Wednesday, 30 July 2008

Today's story is...

For more than ten years, New Labour somehow managed to keep the media on board with their own version of the political narrative. Critics called it ‘spin’ from the outset; but whatever you call it, it’s a pretty impressive achievement. Now they seem to have lost it, completely.

I heard a journalist on the radio the other day, talking about the way the story about someone nicking Cameron’s bike was reported. It was reported as a reasonably straight story, with Cameron being the victim of theft. The journalist went on to say that it would have been reported quite differently had it been Brown and his bike. The story then would have been about a hapless idiot leaving his bike unattended in a public place.

It’s true isn’t it? ‘The media’ have decided what the political narrative is, and every individual news item is presented in that light. So, even if Brown and Cameron do and say exactly the same thing, one will be made out to be fresh and exciting, and the other dull and tired.

Is it fair? Well, no, of course not. At one level, it shows the power which ‘the media’ now wield. I’ll admit that I’m not entirely sure to what extent the media are creating a particular narrative about Brown and Labour, and to what extent they are merely reflecting the views of the public at large. That’s impossible to assess, it seems to me. At the very least, the public mood had to be ready to accept and identify with the change of narrative before the media could influence it. But the narrative has changed, however one analyses cause and effect, and the downward spiral has become self-reinforcing.

Whether fair or not, it is remarkably similar to what happened to John Major and the Tories. I thought that Major was a sincere and honest sort of person (dare I say 'a regular sort of guy'?), however much I disagreed with him. And I really didn’t think his government was any more prone to ‘sleaze’ than its predecessor - or its successor. But sleaze became the narrative, and every story confirming that was seized on as evidence.

On that occasion, Labour benefited from the narrative; on this occasion they are the victims. There’s a certain poetic justice there, somehow. Those who live by the sword…

Monday, 28 July 2008


Fascinating to see the Shadow Secretary of State for Wales standing up for the Wales Office. She is suggesting that Wales needs a strong voice in the Cabinet. But not, presumably, the sort of voice which might come from appointing a Welsh MP to the job. I wonder how she keeps a straight face making statements like this.

I have to say that I'm not entirely convinced by Plaid's argument either. Elfyn Llwyd argues that abolition of the Wales Office "would slow down the democratic process and hinder the work being done on LCOs". I'm not sure that it could be any slower - and maybe abolishing the department which seems to be doing most to slow things down might actually help.

Monday, 21 July 2008

Cigars and Promises

At one level, the issue which led to the resignation of the Culture Minister looks pretty minor, and taken at face value, it does look like something of an over-reaction. Glyn Davies is not the only one who seems to think so, and indeed, it was noticeable that few, if any, political opponents were baying for blood.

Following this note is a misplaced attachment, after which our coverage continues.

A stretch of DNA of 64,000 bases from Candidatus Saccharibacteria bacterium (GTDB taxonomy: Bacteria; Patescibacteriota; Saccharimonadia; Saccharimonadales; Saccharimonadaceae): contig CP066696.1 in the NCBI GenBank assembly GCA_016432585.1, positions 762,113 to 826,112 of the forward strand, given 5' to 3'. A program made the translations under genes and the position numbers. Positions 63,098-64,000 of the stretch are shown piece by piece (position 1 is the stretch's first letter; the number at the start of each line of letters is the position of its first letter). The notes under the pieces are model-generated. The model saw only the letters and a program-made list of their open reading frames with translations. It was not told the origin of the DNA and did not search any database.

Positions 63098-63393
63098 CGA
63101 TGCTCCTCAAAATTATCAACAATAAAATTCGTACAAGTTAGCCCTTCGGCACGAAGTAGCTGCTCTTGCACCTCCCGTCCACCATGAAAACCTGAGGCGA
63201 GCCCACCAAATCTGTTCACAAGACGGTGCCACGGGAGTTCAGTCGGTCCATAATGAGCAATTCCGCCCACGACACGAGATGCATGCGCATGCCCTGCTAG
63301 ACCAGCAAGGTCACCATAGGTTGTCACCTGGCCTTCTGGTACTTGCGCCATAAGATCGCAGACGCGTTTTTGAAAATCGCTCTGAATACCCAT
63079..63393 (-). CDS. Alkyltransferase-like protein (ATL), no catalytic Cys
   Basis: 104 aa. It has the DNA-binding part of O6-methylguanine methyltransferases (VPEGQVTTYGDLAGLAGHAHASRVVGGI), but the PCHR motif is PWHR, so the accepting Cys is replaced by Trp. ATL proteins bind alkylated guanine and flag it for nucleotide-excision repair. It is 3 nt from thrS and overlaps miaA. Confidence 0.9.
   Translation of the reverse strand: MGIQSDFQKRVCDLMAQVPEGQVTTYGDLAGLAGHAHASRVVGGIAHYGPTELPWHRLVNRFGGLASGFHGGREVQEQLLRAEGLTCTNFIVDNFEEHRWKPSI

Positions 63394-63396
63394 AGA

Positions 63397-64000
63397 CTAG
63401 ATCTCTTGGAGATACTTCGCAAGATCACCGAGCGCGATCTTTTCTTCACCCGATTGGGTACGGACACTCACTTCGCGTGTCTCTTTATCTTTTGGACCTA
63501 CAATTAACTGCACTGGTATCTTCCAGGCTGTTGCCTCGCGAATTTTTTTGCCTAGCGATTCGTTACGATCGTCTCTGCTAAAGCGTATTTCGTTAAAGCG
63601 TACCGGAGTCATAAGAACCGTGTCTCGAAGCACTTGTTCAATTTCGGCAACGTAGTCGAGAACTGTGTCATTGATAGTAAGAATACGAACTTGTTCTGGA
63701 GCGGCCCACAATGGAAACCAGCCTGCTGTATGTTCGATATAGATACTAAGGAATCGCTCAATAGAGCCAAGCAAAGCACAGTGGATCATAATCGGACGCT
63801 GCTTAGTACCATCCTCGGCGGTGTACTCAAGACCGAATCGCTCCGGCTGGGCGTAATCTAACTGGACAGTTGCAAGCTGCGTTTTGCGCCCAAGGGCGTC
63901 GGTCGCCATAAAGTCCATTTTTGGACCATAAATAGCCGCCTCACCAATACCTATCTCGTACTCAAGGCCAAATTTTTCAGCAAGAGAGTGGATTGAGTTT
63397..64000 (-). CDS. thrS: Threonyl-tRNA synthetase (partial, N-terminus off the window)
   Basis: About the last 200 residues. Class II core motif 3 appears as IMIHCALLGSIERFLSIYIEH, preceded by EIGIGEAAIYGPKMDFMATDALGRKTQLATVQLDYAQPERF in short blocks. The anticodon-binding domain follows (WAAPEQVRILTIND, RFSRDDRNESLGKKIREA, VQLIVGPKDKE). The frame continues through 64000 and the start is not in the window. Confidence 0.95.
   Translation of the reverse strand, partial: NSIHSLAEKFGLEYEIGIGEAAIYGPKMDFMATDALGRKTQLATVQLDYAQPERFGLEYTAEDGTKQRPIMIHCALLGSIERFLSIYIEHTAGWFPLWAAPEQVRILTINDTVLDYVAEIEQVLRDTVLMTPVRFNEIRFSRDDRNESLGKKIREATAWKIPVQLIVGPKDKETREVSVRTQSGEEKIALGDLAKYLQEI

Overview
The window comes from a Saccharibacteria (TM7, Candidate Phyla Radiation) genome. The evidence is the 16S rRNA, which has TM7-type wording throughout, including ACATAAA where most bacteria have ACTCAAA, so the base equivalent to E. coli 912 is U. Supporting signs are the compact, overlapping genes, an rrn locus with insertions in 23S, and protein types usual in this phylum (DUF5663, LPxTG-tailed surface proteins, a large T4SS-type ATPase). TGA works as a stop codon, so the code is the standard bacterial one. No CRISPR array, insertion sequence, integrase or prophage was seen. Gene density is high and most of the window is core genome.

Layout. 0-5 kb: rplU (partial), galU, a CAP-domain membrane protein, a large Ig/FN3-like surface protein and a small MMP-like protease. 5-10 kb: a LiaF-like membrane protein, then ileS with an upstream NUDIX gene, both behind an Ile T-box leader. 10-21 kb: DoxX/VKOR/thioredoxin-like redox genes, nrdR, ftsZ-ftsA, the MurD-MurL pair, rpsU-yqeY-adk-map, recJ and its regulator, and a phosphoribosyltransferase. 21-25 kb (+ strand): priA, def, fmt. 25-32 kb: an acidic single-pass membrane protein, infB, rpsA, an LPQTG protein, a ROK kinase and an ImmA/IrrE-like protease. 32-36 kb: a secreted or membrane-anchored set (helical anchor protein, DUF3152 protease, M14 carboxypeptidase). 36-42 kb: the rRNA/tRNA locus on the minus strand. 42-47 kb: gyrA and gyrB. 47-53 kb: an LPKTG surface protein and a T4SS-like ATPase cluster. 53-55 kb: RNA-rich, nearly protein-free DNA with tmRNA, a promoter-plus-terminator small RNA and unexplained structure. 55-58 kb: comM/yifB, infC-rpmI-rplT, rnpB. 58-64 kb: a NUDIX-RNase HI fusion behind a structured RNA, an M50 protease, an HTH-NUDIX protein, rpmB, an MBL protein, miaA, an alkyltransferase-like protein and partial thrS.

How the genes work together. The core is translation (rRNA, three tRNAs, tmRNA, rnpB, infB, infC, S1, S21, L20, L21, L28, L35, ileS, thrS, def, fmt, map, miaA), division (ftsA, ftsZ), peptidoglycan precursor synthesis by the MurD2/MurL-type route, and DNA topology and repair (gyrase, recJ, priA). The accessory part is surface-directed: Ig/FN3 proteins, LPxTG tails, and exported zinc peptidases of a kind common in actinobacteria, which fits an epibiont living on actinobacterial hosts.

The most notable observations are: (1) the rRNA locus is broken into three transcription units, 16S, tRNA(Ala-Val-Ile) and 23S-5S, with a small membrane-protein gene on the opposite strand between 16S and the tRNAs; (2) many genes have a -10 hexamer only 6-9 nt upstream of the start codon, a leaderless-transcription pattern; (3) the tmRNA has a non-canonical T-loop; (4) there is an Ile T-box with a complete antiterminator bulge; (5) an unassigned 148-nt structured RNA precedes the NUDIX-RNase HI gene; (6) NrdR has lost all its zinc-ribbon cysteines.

Peter Black picks up on Matt Withers’ story, and suggests that this is a piece of spin by Plaid’s advisors to darken the character of Rhodri Glyn in order to bolster the credibility of the Deputy First Minister. Sounds a bit convoluted to me.

I actually think that one of the most interesting comments was that in the Western Mail on Saturday, when Martin Shipton stated that Rhodri Glyn had been heard telling people that he was ‘on a final warning’. If this is true, and I have no reason to doubt it (although I am always sceptical about ‘hearsay’) then I suspect that this hints at the real crime. Not smoking in a prohibited area, not even drinking more than is good for him, but flagrantly flouting the warnings he had been given.

If I was a leader who had given someone a final warning, and then discovered that the individual had not only not heeded the warning, but was almost bragging about it, I think I’d take that as a pretty direct challenge to my authority. Worse, if Shipton is to be believed, promises of good behaviour had also been given, and then broken.

Anyone can make a mistake, and mistakes can be forgiven. But someone who deliberately chooses to act in direct contravention of clear warnings and instructions is asking for trouble; and it should be no surprise to anyone that his leader’s patience wore thin to the point where any misdemeanour, however small, would lead to action – and where failing to act would serve only to make all previous warnings look meaningless and ineffective. The straw which breaks the camel’s back doesn’t have to be a large one; that’s the point of the proverb.

PS – I wish I had not got so fed up with my fictional minister, now; if I’d waited just a little longer, I could have appeared remarkably prescient. Sometimes, truth really is stranger than fiction.

Back, after a fashion

Now returned after an extended break, only to find that some bloggers have departed the field. Normal Mouth, in particular, I shall miss. Didn't always agree with him, but his posts were often thought-provoking. The Labour Party will be much more poorly represented in the blogosphere as a result.

Both Normal Mouth and Southpaw Grammar refer to 'other projects' as being behind their departure. I also have 'other projects' to attend to, and have given serious thought to following their example. For the time being, however, Ceredig will continue, although blogging may become (even) less regular than it has been to date. A decision to be reviewed at a future date...